Composer Details
Roy Budd
March 14, 1947 

Country of origin
Great Britain 

Web site

Born in London UK.
Died on 7 August 1993 (brain haemorrhage).

British film music composer Roy Budd was born in London on March 14, 1947; a child prodigy, he taught himself to play piano by ear, later mastering the Wurlitzer organ as well. Making his London Coliseum debut at the age of six, by 12 Budd was regularly appearing on television, also performing for the royal family at the London Palladium; as a teen he formed a jazz trio with bassist Pete Morgan and drummer Chris Karan, quitting school at 16 to play professionally.

While in residence at the London club the Bull's Head, Budd was befriended by composer Jack Fishman, who helped him land a record contract with Pye Records; his debut single, 1965's "Birth of the Budd," was followed two years later by the full-length Pick Yourself Up!! This Is Roy Budd.

In the wake of 1968's Roy Budd at Newport, he made his first foray into film composition with his soundtrack to 1970's Soldier Blue; later that same year, Budd completed arguably his most celebrated score, for Mike Hodges' cult favorite Get Carter.

He remained one of the busiest composers in British film throughout the decade, scoring well over two dozen pictures including 1971's Kidnapped, 1973's The Stone Killer and 1978's The Wild Geese; Budd also continued making solo recordings, in 1976 issuing Everything's Coming Up Roses: The Musical World of Stephen Sondheim.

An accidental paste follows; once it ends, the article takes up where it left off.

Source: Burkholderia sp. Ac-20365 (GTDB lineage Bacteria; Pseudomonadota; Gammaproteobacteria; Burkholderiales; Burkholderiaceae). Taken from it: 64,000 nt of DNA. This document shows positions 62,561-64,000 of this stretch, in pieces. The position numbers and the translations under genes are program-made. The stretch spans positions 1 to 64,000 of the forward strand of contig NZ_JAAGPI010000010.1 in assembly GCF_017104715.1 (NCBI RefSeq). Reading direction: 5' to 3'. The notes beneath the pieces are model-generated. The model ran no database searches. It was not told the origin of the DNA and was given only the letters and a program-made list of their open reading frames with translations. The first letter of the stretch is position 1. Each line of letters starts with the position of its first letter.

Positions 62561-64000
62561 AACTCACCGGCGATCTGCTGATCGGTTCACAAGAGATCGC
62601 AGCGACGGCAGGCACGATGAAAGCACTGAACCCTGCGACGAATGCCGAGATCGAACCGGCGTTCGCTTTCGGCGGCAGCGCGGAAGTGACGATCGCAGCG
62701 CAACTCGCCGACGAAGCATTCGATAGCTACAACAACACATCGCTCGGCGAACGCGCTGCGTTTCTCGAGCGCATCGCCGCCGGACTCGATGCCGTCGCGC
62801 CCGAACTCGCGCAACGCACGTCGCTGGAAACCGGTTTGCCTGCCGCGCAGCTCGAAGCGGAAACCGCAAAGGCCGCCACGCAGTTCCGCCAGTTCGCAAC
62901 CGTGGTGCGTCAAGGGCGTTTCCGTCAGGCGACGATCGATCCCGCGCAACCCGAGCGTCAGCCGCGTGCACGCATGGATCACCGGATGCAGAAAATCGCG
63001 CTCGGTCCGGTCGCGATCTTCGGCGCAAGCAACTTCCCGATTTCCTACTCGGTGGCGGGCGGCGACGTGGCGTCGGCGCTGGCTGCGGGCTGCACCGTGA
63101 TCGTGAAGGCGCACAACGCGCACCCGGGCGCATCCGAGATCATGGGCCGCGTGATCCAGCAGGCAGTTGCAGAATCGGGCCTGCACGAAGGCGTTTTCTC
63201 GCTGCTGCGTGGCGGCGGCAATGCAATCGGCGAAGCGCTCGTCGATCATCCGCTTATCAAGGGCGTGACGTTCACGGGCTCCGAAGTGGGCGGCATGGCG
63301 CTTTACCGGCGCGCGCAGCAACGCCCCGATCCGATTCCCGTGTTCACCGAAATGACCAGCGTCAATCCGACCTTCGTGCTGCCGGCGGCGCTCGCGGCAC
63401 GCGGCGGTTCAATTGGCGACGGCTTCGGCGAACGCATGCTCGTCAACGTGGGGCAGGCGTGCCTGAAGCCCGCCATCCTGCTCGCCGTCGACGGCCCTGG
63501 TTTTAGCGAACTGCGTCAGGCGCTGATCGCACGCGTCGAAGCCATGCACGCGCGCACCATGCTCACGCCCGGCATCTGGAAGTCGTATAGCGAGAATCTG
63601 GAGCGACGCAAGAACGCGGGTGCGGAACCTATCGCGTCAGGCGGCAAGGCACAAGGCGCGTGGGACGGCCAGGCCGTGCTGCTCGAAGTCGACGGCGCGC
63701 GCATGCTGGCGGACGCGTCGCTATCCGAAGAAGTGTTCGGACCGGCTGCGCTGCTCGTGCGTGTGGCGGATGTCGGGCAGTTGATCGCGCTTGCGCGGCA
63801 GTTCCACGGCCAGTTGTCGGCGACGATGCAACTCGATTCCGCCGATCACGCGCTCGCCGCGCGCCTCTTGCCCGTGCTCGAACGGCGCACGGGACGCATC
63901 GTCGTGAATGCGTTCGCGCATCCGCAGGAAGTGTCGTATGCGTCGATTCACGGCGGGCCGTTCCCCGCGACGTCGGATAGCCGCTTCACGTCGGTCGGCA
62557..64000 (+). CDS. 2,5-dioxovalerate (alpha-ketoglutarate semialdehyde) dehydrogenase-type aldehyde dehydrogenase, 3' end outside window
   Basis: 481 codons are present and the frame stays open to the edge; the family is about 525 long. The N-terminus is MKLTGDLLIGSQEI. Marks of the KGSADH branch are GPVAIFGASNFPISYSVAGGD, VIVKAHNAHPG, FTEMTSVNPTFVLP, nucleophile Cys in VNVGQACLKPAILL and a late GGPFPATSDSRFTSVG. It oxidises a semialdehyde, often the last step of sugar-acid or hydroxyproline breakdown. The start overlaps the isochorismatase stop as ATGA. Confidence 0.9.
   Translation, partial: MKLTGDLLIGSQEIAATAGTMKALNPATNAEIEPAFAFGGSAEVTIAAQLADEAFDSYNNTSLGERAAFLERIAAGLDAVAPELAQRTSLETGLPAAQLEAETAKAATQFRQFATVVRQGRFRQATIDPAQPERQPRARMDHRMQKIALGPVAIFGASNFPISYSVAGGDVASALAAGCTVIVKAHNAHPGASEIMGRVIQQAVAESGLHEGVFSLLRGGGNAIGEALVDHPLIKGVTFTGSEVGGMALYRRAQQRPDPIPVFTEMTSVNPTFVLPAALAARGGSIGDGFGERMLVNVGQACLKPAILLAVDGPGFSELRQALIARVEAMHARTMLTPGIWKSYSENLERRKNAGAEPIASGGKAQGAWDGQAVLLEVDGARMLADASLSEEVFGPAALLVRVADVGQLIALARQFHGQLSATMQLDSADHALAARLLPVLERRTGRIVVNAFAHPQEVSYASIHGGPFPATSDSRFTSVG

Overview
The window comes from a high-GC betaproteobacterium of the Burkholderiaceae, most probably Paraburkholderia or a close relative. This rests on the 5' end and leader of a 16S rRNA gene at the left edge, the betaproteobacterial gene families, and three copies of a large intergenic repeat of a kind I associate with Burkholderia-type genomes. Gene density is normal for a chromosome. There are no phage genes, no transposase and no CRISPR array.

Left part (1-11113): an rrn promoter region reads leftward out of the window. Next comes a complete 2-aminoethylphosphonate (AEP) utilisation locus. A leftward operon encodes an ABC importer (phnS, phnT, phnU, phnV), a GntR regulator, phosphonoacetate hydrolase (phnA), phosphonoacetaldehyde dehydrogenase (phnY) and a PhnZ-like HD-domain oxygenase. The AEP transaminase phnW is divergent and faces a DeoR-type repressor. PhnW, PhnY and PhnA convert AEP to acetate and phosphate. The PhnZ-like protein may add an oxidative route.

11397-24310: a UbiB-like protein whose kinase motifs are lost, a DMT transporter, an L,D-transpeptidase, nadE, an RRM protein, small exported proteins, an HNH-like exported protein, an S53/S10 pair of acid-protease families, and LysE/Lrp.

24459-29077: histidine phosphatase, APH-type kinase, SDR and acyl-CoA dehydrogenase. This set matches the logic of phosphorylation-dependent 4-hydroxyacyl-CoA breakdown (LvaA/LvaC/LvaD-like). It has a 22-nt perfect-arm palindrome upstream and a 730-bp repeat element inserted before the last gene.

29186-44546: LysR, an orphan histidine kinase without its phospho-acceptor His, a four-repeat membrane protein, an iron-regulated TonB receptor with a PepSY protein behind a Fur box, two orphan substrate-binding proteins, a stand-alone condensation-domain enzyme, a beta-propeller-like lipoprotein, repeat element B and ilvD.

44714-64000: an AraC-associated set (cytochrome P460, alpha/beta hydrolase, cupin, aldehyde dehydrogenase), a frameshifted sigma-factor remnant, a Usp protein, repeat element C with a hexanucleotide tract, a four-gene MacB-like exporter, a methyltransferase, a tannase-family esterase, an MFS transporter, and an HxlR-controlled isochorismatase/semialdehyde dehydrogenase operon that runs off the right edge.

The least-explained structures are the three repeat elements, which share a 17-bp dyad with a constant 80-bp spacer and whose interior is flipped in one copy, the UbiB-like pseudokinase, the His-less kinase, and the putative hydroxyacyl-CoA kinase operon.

The hectic pace clearly took its toll, however, and shortly after completing a new symphonic score for the 1925 silent adaptation of The Phantom of the Opera, Budd died suddenly on August 7, 1993 at the age of just 46.

Thanks to Jason Ankeny.


A small point but worth mentioning about Roy Budd.

I was his first manager from 1966 until 1970. The first record contract he had was negotiated by me with Tony Hatch at Pye Records. He recorded three albums and one single while with Pye. During our association he appeared on all the top TV shows such as Morecombe and Wise, Val Doonican and Sunday Night at the London Palladium.

Jack Fishman became his manager in 1970 and was responsible for his move into films starting with Soldier Blue.

Roy and I stayed in contact and I last saw him six months before he died.

Douglas Stanley
Nomad Films International Pty Ltd  

View the filmo/discography of Roy Budd.

Other interesting sites:
Doug Payne's fan site.